Raspberry&chocolate ganache tart with a hint of black cardamom
The raspberries are coming thick and fast, with the help of unusually mild weather for the time of year. Daily pickings have resulted in them heading straight to the freezer, but I couldn’t resist making and sharing this classic tart recipe-I should really try and avoid desserts but unfortunately, I just cannot help myself😂much to my wife’s dismay.
You’re wondering what in hell does he mean by putting black cardamom in chocolate raspberry tart? – well don’t knock it until you give it a go. Just a tiny sprinkling of the crushed seeds as the tarts set will bring a little smokiness, and a hint of pine. Always worth while trying something different to enhance the flavours.
I have also used the black cardamom in a pear recipe, take a look on my home page.
Raspberry & chocolate ganache-black cardamom tart
Just a few tips working with pastry, stay chilled and I don’t mean just the pastry. The amount of patch ups I’ve had to do over the years working in hot kitchens, has taught me not to stress to much about the process.
Just stick to exact measurements, be organized with your equipment, I nearly always cook with an overhang on the rim and trim afterwards to achieve neat edges.
Fresh rasperries from the garden, perfect for this classic combination.
Ideal for freezing if you have a glut
Raspberry & chocolate ganache tart
Rich and decadent, with a little hint of sourness from the raspberries, a dollop of crème fraiche to cut through the richness of the chocolate, all is left! A good glass of red wine🍷
- 200g plain flour sieved
- 20g cornflour
- 30g rice flour
- 100g icing sugar
- 150g unsalted butter, softened, cut into small cubes
- 2 x egg yolks
- Grind of sea-salt
- In a baking bowl combine all the flours and salt, make a well in the centre of the flour, add in the icing sugar and diced butter.
- With the tips of your fingers squeeze together the butter and sugar, slowly start to draw in the flour adding the egg yolk, bring together to form a ball of dough.
- Turn out onto a lightly floured surface and knead gently until smooth. Wrap in cling film and leave in the fridge for 30-45 minutes to rest. This will help in preventing shrinkage.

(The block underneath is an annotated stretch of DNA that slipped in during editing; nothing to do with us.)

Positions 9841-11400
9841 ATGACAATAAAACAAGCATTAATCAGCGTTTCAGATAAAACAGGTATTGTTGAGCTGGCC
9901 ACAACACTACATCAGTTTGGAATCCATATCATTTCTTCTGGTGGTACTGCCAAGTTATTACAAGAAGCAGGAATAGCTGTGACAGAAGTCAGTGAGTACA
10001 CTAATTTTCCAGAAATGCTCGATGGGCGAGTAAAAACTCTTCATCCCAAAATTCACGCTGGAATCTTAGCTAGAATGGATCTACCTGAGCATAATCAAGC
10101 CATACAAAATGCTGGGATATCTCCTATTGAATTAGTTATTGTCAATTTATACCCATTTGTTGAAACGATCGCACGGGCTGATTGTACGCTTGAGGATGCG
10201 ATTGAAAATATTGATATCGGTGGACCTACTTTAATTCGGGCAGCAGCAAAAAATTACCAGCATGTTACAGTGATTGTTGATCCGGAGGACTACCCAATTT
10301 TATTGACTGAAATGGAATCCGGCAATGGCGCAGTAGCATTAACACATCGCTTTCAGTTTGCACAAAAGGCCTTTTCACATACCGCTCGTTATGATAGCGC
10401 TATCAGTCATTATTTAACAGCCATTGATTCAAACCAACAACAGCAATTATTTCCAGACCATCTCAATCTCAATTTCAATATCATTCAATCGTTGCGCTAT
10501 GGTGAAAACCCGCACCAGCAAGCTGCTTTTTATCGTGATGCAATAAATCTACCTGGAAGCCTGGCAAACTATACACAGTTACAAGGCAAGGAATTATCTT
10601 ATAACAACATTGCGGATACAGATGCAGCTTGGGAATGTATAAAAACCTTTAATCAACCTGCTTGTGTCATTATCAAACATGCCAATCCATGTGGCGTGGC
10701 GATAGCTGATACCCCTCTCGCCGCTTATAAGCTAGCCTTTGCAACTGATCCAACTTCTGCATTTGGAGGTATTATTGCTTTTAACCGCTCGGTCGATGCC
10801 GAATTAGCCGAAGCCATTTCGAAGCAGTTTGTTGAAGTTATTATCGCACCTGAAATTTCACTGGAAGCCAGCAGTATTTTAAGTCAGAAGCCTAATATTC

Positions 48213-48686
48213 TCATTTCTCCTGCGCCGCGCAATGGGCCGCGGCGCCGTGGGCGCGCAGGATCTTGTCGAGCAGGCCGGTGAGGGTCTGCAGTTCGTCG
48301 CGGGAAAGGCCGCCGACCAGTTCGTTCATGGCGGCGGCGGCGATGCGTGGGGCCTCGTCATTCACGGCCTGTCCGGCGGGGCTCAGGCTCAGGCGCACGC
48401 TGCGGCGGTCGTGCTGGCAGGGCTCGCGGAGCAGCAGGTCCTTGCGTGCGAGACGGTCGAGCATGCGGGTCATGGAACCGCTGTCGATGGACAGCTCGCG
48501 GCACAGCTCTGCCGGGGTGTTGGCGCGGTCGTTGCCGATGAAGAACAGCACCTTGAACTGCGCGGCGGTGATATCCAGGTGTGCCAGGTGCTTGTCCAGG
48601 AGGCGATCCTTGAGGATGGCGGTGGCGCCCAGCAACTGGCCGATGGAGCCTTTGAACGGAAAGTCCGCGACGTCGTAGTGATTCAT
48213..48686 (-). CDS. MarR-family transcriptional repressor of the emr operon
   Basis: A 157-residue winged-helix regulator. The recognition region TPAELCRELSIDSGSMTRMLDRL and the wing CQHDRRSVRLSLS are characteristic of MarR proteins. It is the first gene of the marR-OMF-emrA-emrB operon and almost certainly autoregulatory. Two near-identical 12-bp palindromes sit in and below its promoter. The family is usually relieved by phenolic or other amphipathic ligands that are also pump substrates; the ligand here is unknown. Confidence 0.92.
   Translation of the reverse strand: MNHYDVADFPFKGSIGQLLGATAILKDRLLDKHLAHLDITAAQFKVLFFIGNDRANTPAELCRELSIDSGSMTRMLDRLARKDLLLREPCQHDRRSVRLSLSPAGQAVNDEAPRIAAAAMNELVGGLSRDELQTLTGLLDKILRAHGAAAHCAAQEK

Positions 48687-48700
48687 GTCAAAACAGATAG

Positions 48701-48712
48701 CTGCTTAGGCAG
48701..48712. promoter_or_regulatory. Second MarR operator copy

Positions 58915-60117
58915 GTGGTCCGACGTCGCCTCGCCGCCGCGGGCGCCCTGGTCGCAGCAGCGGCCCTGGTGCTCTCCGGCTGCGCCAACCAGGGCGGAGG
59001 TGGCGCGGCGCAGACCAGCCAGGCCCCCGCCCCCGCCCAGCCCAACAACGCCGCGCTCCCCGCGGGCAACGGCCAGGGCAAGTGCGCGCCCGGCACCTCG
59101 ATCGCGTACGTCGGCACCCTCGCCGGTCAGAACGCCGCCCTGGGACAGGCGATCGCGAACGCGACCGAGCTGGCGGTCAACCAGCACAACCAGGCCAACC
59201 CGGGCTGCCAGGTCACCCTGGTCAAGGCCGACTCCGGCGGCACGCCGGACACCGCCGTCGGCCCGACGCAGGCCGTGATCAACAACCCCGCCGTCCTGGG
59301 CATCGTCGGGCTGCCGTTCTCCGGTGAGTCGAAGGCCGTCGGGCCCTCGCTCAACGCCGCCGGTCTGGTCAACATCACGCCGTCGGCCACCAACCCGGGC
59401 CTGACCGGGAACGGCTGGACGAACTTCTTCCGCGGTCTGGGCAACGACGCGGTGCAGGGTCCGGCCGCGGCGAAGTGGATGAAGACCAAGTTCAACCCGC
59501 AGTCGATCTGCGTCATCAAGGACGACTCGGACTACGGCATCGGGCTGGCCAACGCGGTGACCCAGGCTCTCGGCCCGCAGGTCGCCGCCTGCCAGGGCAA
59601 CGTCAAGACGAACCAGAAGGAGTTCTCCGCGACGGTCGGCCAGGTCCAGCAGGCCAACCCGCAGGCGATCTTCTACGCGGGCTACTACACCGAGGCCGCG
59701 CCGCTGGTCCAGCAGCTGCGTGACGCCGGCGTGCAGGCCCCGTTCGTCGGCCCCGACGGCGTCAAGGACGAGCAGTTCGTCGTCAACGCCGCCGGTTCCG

- Using a pastry brush, grease 4 x 12cm fluted tart rings or 1 x 24cm 9½ inch tart ring if making a large one.
- Remove the pastry from the fridge and divide into four, press each one into a round disc-if the pastry feels a little to cold to work with, manipulate slightly with your hands to even out the temperature-place between two sheets of parchment. With a rolling pin, roll out circles just a little larger than the tart tins,approx.2-3mm thick, line each case, gently pressing the pastry into the sides, leaving a slight overhang. Place back in the fridge and chill for further 30minutes.
- Bake blind, by firstly pricking the base of the pastry with the tines of a fork, then lining the pastry with circles of parchment, fill with baking beans, lentils or rice and bake in preheated oven at 170c fan 325f gas/3 for 15 minutes, remove the beans and parchment, return to the oven for further 10-15 minutes until the tart shell in golden.
- Leave to cool slightly, then gently trim the edges with a sharp knife to neaten.
- 200g dark chocolate, 70%, broken into small pieces, placed into glass bowl
- 250ml whipping cream
- 25g glucose
- 50g butter
- 200g approx. fresh raspberries or frozen, well drained
- 3 x black cardamom pods, seeds removed, crushed in a pestle & mortar (optional)
- Add the cream to a saucepan, over a low heat, bring to the stage where it is starting to simmer.
- Remove from the heat, using a hand whisk, incorporate the cream into the chocolate until smooth and blended. Whisk in the glucose and butter until silky smooth and glossy.
- To assemble, arrange the raspberries around the pastry cases, gently pour over the ganache, shake gently if needed to evenly distribute the ganache, sprinkle over the crushed black cardamom if using, or try with one tart if you are unsure about the taste. Leave to set for approx. two hours, this is ideally in the fridge.